Now in its 16th year, this is the first time this wildly popular event (considered to be the “ultimate pop up shop for contemporary artist made jewelry”) has been held in the spring, rather than the fall. The change of seasons was in part precipitated by a “desire to help broaden awareness for the artists”; “the timing is more conducive for fashion journalists” explained Ms. Pomp, whose tireless, extensive and exhaustive world travels, are evident in the resulting 44 talented artists from 17 countries.

Ruben Toledo, Barbara Tober, Isabel Toledo
Photo: Anni Watts Photography Agency

She also noted that “Retailers and galleries regularly attend; we’ve launched many careers. We hope to continue this benefit to our participants, which is consistent with our mission to provide increased visibility for emerging artists and a platform for a new generation of jewelry designers.”

Panorama of Loot
Photo: Anni Watt Photography Agency

Highlights for me, among the many non-traditionalists who offer a different approach to jewelry design:

Photo: Laurel Marcus

Carmen Scarnecchia’s (Italy) trompe l’oeil jewels painted on canvas (“paintings to wear”) which explore the boundaries of wearable art.

Photo: Marilyn Kirschner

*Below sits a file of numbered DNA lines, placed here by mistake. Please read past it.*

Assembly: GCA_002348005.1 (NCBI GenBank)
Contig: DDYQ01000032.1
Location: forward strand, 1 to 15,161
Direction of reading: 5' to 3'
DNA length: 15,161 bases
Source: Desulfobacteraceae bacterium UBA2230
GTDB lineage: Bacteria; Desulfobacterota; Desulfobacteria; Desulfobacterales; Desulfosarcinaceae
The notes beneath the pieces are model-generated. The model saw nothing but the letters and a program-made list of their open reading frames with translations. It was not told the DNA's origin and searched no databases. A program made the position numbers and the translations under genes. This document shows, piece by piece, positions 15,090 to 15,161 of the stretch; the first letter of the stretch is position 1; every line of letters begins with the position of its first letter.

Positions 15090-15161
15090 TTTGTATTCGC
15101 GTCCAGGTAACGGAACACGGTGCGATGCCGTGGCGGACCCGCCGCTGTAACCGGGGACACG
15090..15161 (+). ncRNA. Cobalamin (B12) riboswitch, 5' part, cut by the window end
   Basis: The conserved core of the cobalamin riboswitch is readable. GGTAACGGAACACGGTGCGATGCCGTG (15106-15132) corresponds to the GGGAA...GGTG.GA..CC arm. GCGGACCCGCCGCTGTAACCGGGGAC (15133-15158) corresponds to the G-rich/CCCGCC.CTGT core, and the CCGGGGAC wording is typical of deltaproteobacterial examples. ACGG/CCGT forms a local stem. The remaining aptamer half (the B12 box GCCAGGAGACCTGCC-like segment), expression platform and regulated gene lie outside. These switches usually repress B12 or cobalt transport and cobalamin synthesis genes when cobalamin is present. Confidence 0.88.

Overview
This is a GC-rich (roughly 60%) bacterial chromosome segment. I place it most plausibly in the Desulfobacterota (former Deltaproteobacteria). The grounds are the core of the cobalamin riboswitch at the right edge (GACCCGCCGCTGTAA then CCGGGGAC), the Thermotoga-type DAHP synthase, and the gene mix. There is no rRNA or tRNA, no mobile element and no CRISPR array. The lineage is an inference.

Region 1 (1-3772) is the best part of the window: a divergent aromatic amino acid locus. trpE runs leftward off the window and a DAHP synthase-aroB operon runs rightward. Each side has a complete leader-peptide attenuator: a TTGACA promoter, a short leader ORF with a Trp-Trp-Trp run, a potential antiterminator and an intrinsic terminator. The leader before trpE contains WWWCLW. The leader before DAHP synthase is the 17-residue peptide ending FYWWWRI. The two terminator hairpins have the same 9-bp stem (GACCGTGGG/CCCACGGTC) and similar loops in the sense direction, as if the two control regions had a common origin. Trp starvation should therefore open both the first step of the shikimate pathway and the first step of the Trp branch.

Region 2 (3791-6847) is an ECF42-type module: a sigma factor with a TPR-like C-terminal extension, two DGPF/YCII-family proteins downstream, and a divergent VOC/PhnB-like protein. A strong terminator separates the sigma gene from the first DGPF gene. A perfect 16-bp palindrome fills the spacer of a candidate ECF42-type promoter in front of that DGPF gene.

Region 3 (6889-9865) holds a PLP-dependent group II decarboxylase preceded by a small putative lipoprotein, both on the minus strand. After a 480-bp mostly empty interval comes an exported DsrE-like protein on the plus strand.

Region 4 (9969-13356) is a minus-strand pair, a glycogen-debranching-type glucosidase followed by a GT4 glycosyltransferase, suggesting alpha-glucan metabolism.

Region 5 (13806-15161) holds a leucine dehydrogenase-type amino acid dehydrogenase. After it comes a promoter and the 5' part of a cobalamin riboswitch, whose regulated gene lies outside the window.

Gerda & Nikolai Monies’ (Denmark) distinctive, dramatic, oversized jewelry. While the iconic goldsmiths are especially well known for their exceptional tribal pieces in black and gold, they have added a colorful group in resin this time.

Plastic jewelry resembling  fish scales
Photo: Laurel Marcus

Karin Roy Andersson’s (Sweden) ocean themed recycled plastic and silver jewelry, resembling fish scales.

Myriam B
Photo: Marilyn Kirschner

Myriam B’s (Italy) jewelry made of small colored sequins handcrafted using traditional techniques and held together by a steel wire (I was especially drawn to her pieces made of agate and hand dyed goose feathers).

Thomas Raschke
Photo: Laurel Marcus

Thomas Raschke’s (Sweden) bracelets, earrings, and dragonfly, fish, and airplane necklaces sculpted from iron wire.

Pawel Kaczynski’s steel mesh organic pieces
Photo: Laurel Marcus

Pawel Kaczynski’s (Poland) steel mesh pieces, which are shaped and wrapped until they resemble organic forms such as leaves, flowers, and bark.

Danielle Gori- Montanelli’s felt couch pins
Photo: Marilyn Kirschner

Danielle Gori- Montanelli’s (USA) colorful and whimsical felt jewelry never fails to put a smile on my face. She always has something new up her sleeve; such as her couch pins, which, as she offered, would make a perfect gift for one’s therapist.

Danielle Gori-Montanelli

As for her Oh Vey! necklace, let’s just say, I couldn’t have said it better myself – lol!

– Marilyn Kirschner

Marilyn Kirschner

I am a long time fashion editor with 40+ years of experience. As senior market of Harper's Bazaar for 21 years I met and worked with every major fashion designer in the world and covered all of the collections in Paris, London, Milan and New York. I was responsible for overall content, finding and pulling in the best clothes out there, and for formulating ideas and stories.

No Comments Yet

Leave a Reply

Your email address will not be published.